Moon Child - Book Review
Moon Child by Simone Maroney is a larger sized adventure,
fantasy novel with 55 chapters. The story line involves
complex relationships between six main characters, which
are delicately balanced leaving room for intrigue.
Hanna, the chief character, was selected from birth by the
Goddess, given special training and endowed with 'gifts' the
elders call the 'Memories'. As Hanna goes through many
travelling adventures, she becomes respected and known
as the 'One' a 'Reader' and a 'Healer'.
Her father, a priest and a shaman in the village tries to
protect her while making Hanna learn to stand on her own.
Manon, a dear friend and fellow 'Healer', helps Hanna find a
position in the same village that tried to kill her. Raer, her
childhood friend, whose brain was inadvertently injured
during play, becomes a valuable aid to Hanna and her
adopted village. Janna, Hanna's archenemy, keeps people
at attention with her evil and treacherous behavior. A little
romance is thrown in with Jio, also known as 'Maih', who is
actually Janna's brother.
So much is going on in the book that readers may find
themselves stopping to retrace a few pages. I enjoyed
reading this novel and found that it reminded me a little of
Clan of the Cave Bear - because of the tribal differences,
traveling and 'gifts' the chief character endures. Sometimes
being selected by the Gods brings a tumultuous life!
Author: Simone Maroney
Publisher: Draumr Publishing
~ Lillian Brummet - Book Reviewer - Co-author of the book Trash Talk, a guide for anyone concerned about his or her impact on the environment Author of Towards Understanding, a collection of poetry.
According to Barnes & Noble's survey, 77% of Americans read at least one book, newspaper or magazine during Thanksgiving or other holiday travel, while 60% of travelers usually bring, buy or borrow reading material specifically for travel on Thanksgiving Eve. Some 73% of respondents said they felt that traveling on the day before Thanksgiving is a "good time to bring a book they would enjoy and be able to read," and just over a quarter of Americans feel that "bringing a book along for Thanksgiving could give them a way to get out of an uncomfortable or awkward conversation with a relative or other guest."
Anuk Arudpragasam has won the prestigious ?DSC Prize for South Asian Literature 2017 for his novel, "?The Story of a Brief Marriage", published by Granta in the UK, and by Flatiron in the USA
Arudpragasam was awarded the $25,000 (£18,830) prize along with a unique trophy by Hon'ble Abul Maal Abdul Muhith, minister of finance of Bangladesh ?at the Dhaka Literature Festival in Bangladesh.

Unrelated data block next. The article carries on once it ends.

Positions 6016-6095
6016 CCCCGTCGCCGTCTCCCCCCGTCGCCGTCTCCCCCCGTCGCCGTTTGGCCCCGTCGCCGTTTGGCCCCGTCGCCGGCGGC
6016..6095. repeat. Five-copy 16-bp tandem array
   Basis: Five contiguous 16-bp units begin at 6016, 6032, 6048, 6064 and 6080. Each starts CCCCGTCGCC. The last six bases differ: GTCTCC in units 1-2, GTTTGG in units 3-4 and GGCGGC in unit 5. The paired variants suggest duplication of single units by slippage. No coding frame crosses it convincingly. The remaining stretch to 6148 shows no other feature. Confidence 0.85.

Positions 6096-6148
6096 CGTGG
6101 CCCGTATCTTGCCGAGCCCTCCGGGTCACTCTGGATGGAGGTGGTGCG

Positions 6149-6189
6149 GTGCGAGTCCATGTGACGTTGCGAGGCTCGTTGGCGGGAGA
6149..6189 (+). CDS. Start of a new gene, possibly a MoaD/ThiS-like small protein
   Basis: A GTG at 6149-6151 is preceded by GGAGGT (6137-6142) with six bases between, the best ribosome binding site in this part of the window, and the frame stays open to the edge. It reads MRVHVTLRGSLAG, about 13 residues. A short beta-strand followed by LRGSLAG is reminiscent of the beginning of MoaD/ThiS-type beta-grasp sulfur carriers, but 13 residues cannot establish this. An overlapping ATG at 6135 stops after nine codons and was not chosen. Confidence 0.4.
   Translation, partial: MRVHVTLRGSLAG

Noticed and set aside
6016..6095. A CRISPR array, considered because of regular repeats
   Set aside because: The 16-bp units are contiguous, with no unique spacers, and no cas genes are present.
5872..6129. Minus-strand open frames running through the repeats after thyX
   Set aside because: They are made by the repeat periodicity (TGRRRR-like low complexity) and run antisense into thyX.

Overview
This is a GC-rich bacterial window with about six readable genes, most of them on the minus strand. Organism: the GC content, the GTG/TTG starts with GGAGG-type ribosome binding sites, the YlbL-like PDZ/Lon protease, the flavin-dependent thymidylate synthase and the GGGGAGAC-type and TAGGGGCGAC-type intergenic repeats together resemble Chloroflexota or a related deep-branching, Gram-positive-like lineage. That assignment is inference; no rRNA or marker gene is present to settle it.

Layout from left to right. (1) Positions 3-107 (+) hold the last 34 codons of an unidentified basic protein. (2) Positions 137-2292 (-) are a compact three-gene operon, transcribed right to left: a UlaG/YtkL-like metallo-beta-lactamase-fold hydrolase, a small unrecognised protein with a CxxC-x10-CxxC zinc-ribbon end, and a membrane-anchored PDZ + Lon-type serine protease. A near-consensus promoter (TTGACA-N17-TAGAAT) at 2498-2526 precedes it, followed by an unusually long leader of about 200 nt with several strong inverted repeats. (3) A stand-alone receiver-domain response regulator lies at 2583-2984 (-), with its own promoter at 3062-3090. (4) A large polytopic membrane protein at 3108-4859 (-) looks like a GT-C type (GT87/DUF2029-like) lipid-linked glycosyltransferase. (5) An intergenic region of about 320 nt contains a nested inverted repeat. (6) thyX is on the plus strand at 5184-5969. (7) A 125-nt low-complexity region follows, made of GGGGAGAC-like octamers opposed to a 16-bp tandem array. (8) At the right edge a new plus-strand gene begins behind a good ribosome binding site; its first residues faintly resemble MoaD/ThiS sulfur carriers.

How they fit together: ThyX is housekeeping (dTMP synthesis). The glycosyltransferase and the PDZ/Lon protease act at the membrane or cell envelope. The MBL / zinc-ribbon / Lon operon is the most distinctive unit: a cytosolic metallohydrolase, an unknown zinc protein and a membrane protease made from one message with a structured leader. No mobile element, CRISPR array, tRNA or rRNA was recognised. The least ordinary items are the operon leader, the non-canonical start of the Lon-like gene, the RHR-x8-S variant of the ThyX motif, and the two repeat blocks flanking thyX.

Little House on the Prairie Fans will likely enjoy Publishers Weekly's article, "10 Things You Probably Didn't Know about Laura Ingalls Wilder."
The national book awards for 2017 have been announced.
The winners are:
Fiction: Jesmyn Ward, Sing, Unburied, Sing
Nonfiction: Masha Gessen, The Future Is History: How Totalitarianism Reclaimed Russia
Poetry: Frank Bidart, Half-light: Collected Poems 1965-2016
Young People's Literature: Robin Benway, Far from the Tree
Annie Proulx received the Medal for Distinguished Contribution to American Letters.
Indies First/Small Business Saturday 2017 and the start of the holiday shopping season are just a week and a half away (Nov 25), and more independent bookstores around the United States are finalizing their plans for the annual celebration of bookselling and small businesses. Shelf Awareness rounds up some of the planned activities...
Bookstore sales declined 6.5% this September, compared to September 2016, according to preliminary figures released by the U.S. Census Bureau Wednesday morning. Sales in September were $1.01 billion, down from $1.8 billion a year ago.
The Observer newspaper continues its 2+ year project to review what it deems to be the top 100 nonfiction books of all time. The series began in February 2016 with their No. 1 pick, Elizabeth Kolbert's The Sixth Extinction and is on track to complete by the turn of the year. The most recent review is for The Diary of Samuel Pepys coming in at No. 92.
The Observer is the sister newspaper to the better known British newspaper, The Guardian. The Observer publishes on Sundays, The Guardian publishes on all other days of the week. Both newspapers combine their content into theguardian.com website.
With 4 million or 17% of all online ebooks being pirated, novelists including Maggie Stiefvater and Samantha Shannon say theft by fans puts their books at risk.
The playwright Tom Stoppard has won the David Cohen prize for a lifetime's achievement in literature, hailed as a "giant of 20th-century British drama" with an "outstanding and enduring body of unfailingly creative, innovative and brilliant work."
Howard Jacobson in the Guardian asks how many of us still read a book in bed?